Topical Medication Administration

Nursing Knowledge

Topical Medication Administration

Topical medication administration refers to applying drugs directly onto the body surface, typically as a solution, cream, or ointment, as a non-invasive method to treat localized conditions like eczema, infections, or pain. It demands precise knowledge of medication types, appropriate dosage, application techniques, and potential side effects to ensure effective treatment and patient safety. Other key aspects include maintaining skin integrity, recognizing adverse reactions, and understanding the systemic effects of topical absorption.
Last updated: July 22, 2024

Table of contents

What are topical medications? 

Topical medications are treatments applied directly to the body’s surface areas to skin or mucous membranes, used to treat localized conditions or skin disorders. They come in various forms such as creams, ointments, gels, and patches. Topical medications are used for conditions such as eczema, psoriasis, skin infections, inflammation, and localized pain relief.

How should topical medications be applied to the skin? 

Supplies needed

  • Topical medication
  • Gloves
  • Gauze
  • Sterile saline to clean site


  1. Verify medication using Seven Rights of Administration and review order.
  2. Expose application site and assess skin.

 If necessary, clean the site using soap and water.

  1. Perform hand hygiene, reapply gloves.
  2. Open the topical medication.
  3. Apply medication to gloved hand or directly to site.
  4. Use smooth, gentle strokes to evenly apply medication to affected area.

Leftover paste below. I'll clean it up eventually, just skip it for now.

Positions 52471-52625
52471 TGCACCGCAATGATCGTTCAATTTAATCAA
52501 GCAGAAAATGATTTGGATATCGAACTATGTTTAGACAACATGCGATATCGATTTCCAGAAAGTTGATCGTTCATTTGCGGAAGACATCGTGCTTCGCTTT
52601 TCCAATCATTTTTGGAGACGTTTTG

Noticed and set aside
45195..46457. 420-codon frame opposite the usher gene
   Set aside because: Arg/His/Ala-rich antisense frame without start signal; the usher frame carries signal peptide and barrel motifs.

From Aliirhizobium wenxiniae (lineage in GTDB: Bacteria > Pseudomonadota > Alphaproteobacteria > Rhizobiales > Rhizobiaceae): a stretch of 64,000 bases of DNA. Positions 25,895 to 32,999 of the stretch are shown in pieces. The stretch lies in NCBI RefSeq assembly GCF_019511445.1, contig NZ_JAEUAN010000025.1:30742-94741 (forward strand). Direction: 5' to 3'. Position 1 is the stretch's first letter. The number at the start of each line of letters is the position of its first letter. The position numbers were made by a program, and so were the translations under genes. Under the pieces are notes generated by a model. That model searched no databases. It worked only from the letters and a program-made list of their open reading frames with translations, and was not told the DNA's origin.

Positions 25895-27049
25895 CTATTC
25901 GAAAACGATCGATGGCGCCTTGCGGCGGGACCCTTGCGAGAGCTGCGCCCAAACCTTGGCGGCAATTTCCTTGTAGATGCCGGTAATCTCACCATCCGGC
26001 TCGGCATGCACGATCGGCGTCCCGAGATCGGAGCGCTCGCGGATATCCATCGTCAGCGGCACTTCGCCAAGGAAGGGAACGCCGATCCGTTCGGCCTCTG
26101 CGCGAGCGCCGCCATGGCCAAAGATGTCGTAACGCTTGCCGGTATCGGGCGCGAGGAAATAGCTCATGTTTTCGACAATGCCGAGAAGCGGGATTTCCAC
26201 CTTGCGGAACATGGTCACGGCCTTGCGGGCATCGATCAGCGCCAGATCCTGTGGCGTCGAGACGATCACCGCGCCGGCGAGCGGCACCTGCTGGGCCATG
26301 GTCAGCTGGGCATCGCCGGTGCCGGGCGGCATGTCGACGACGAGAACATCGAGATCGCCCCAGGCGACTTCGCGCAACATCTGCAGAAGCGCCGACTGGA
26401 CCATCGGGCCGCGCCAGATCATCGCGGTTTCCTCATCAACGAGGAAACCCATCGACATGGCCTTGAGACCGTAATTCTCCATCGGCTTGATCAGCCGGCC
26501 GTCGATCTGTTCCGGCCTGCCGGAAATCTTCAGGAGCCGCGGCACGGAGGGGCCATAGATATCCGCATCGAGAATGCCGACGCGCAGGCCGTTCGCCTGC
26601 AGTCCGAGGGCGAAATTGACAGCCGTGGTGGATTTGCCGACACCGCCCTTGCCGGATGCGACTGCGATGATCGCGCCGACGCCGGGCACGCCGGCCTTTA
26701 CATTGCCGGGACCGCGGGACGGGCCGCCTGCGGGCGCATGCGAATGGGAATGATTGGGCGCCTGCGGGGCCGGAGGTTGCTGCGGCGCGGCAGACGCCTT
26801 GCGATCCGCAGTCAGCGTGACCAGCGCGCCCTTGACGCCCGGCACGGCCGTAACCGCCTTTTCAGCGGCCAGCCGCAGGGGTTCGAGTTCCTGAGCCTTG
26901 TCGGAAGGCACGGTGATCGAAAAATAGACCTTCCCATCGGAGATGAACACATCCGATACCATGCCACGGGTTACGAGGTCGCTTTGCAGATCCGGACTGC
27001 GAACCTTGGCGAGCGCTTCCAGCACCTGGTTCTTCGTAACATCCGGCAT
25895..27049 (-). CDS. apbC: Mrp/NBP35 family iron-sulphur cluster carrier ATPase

5. Provide client with appropriate follow-up care instructions.
  6. Remove gloves, perform hand hygiene.

Do topical medications enter the bloodstream? 

Since topical medications can enter the bloodstream, but typically in smaller quantities than oral drugs, they primarily affect the area of application and have fewer systemic side effects. The degree of absorption depends on factors like the drug’s chemical properties, concentration, the skin’s health and integrity, and the specific location of application. 

The risk for systemic side effects increases if used excessively or on broken skin. 

Nursing tips for topical medications

  • Do not apply medication to skin that is not intact (unless a HCP order is given to do so).
  • Be aware that lotions and creams may interact with medications.
  • If skin is dry or flaky, clean the area first and apply medication while skin is damp.
  • Do not vigorously rub medication into skin.
  • Mucus membranes will absorb medications more rapidly than skin.
  • Routinely assess the application site.


Topical Medication Administration

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Procedural steps for applying topical medications.

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